All change! Why the glazing industry should be encouraging women to get on board

Guest Post Written by CPATrade 

women-in-constructionThe Consumer Protection Association is passionate about increasing the number of women working in the industry. Here’s why:

It’s no secret the glazing industry is male dominated. Most people could list prominent male industry figures but can the same be said for females?

Women are already involved in various roles across the industry – from admin and production to sales, marketing and director positions. Some women are well known in the industry, but the ratio of women to men is still stubbornly small.

No more than 11% of the work force

Official statistics for women in the fenestration industry are sparse and numbers vary according to which source you look at. The Smith Institute has counted more than 200,000 women in the construction industry, which is an encouraging figure, but it pales in comparison when you consider there are over two million people employed in the construction industry.

Women account for just 11% of the work force and only 1% of manual trades, and other sources estimate that women make up no more than 6% of trade workers.

Despite the fact the glazing industry is a major employer and is short of skilled workers, few women are considering trade roles. 80% of school-age girls said they would be interested in learning a non-traditional job, but only 12% were interested in construction. So what is putting young women off pursuing a career in glazing?

Male-dominated industry

One of the reasons why women might not opt to work in the glazing industry is because of its perception as a ‘male profession’. It’s easy to feel intimidated in a male dominated industry and many women would find this enough to dismiss it entirely.

Even discounting old-fashioned attitudes, the industry is skewed towards a male angle. To attract more women to trade jobs, we need to broaden the appeal of the industry to both men and women.

Some women are genuinely not interested in the construction industry and wish to pursue other careers in different fields, and this is absolutely fine. But we should be encouraging women of all ages to get involved in the industry if they show an interest and passion for the sector.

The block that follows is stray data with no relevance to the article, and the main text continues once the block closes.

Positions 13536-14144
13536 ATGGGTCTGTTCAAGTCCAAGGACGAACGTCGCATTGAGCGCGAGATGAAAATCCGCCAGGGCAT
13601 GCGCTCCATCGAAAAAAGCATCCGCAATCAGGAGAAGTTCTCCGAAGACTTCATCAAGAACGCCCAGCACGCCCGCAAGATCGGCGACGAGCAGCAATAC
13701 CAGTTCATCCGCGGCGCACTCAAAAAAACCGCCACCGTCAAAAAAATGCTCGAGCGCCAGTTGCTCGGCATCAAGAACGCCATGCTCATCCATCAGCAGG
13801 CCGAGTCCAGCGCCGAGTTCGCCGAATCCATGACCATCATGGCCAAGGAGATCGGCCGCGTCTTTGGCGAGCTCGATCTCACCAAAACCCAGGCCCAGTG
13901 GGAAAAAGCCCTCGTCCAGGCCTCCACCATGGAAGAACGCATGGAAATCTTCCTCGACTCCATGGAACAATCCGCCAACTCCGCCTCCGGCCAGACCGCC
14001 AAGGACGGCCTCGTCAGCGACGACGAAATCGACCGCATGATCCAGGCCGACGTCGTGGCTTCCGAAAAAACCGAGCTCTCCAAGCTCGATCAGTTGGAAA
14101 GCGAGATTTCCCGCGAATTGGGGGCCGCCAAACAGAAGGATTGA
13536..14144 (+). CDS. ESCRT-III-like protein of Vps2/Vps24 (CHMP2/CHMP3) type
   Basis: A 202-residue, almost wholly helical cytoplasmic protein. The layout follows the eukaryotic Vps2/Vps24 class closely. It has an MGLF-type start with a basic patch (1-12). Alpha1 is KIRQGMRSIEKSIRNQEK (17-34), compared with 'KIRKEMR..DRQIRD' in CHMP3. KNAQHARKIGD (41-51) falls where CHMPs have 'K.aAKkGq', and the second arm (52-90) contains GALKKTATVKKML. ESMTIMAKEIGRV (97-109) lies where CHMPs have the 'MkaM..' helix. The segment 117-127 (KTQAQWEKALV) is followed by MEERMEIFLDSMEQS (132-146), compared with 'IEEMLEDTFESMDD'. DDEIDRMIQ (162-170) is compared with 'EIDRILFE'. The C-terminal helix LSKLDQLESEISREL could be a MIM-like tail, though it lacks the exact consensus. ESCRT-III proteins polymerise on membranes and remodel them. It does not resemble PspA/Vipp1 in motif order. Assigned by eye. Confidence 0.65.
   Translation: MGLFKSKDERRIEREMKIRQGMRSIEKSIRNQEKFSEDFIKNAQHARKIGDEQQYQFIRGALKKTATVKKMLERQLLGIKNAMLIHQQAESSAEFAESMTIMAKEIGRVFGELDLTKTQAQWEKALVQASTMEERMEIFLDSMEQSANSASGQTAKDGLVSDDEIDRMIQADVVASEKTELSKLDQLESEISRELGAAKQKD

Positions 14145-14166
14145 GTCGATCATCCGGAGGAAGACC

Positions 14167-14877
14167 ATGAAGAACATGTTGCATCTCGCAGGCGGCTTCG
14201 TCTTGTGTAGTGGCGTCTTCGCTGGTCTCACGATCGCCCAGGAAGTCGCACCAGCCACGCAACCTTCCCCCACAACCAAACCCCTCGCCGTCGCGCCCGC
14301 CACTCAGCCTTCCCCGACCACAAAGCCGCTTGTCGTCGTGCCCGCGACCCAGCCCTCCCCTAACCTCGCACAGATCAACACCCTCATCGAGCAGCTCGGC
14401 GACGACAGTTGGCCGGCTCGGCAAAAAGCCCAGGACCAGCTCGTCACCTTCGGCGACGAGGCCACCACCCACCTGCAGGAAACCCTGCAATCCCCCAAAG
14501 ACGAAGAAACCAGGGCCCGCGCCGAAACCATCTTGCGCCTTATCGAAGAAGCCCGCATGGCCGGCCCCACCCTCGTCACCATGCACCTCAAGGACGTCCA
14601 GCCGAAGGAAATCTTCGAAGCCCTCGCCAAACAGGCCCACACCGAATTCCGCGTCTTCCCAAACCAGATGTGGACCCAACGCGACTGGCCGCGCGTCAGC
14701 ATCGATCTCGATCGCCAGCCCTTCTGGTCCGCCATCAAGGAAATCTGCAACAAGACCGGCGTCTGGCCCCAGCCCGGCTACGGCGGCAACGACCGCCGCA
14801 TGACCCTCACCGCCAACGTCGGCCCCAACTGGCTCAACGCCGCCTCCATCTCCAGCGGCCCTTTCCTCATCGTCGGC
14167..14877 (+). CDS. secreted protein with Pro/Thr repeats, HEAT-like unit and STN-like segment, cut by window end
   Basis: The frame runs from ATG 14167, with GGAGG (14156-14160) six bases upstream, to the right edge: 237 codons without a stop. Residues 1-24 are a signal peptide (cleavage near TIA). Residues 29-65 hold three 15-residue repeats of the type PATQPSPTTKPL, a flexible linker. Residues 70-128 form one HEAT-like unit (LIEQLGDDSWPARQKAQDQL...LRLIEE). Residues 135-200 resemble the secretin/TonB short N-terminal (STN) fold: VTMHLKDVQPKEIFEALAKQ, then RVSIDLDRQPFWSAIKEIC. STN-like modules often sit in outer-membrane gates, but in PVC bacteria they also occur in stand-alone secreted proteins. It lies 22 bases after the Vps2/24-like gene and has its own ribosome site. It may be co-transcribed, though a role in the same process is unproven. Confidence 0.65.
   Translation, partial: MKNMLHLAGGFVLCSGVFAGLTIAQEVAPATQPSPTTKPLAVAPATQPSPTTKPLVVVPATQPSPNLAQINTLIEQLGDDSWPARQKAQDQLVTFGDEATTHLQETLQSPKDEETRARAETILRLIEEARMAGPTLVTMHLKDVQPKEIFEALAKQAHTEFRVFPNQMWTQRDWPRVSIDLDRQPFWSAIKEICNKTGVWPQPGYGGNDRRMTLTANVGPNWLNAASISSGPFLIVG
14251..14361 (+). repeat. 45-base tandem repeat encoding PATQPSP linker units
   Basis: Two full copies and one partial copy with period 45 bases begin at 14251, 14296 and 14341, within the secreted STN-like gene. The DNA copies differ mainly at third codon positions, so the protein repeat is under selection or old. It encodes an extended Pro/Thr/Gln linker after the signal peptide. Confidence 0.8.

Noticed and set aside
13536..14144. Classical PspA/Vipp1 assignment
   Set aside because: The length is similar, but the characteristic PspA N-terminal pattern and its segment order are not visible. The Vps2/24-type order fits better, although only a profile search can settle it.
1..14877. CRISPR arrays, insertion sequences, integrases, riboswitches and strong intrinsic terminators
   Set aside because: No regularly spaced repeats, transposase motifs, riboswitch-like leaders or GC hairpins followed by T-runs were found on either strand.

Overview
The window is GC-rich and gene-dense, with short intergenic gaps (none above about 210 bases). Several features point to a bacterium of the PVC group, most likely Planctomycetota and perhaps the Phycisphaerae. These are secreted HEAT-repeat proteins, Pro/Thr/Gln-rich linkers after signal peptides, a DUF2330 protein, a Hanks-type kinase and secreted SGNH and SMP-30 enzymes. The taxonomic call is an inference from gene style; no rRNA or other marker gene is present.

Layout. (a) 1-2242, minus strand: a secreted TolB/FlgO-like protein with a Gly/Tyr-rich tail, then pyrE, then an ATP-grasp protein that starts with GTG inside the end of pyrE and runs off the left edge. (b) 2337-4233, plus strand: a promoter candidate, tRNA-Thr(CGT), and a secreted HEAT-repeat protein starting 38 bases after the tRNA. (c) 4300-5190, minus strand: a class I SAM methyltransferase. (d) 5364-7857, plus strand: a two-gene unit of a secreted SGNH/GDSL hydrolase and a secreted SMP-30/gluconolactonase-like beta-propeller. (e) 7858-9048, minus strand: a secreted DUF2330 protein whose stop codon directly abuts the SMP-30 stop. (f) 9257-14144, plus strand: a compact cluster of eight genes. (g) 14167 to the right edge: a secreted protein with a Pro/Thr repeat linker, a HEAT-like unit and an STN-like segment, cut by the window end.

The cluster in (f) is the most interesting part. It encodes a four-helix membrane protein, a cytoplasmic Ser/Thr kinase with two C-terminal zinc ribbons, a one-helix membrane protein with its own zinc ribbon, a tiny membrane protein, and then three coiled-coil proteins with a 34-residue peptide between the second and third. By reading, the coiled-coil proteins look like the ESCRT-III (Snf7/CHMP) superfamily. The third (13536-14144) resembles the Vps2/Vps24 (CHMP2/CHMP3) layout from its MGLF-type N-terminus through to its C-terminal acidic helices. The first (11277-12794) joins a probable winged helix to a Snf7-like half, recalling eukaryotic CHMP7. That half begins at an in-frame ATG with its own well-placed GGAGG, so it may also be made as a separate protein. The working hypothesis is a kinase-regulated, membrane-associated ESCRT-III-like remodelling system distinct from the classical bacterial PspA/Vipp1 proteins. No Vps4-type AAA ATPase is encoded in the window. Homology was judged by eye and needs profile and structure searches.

Building a future for women in the glazing industry

Over the past 20 years, women have entered the industry and worked their way up to executive level positions, putting their companies on the map and helping shape the industry. The CPA has been operating in the industry during this time and we’ve seen a definite shift in the industry across the board.

As the figure of women in the construction, and glazing, industries continues to rise, it sends a positive message about us as a whole and encourages women to step into a number of roles within the glazing industry, bringing with them fresh ideas and innovations.

Encouraging women to take up jobs in the glazing and construction sectors is a measure the CPA believes in strongly. Recently Jeremy Brett, director of the CPA, commented positively on the rise of women in the building trade in the national press, with articles in the Daily Mail and the Independent.

We’re expecting numbers of women working in the industry to increase, but for that to happen it’s up to us to encourage more women to get involved in a thriving and profitable industry.

The Consumer Protection Association (CPA) is helps installers sell better to the public, while promoting best practice in the industry. Visit our website to find out more: or join in the debate on Twitter: @CPATrade


See my original post from last year Where are all the Women in our Industry inspired by my visit to the FitShow.

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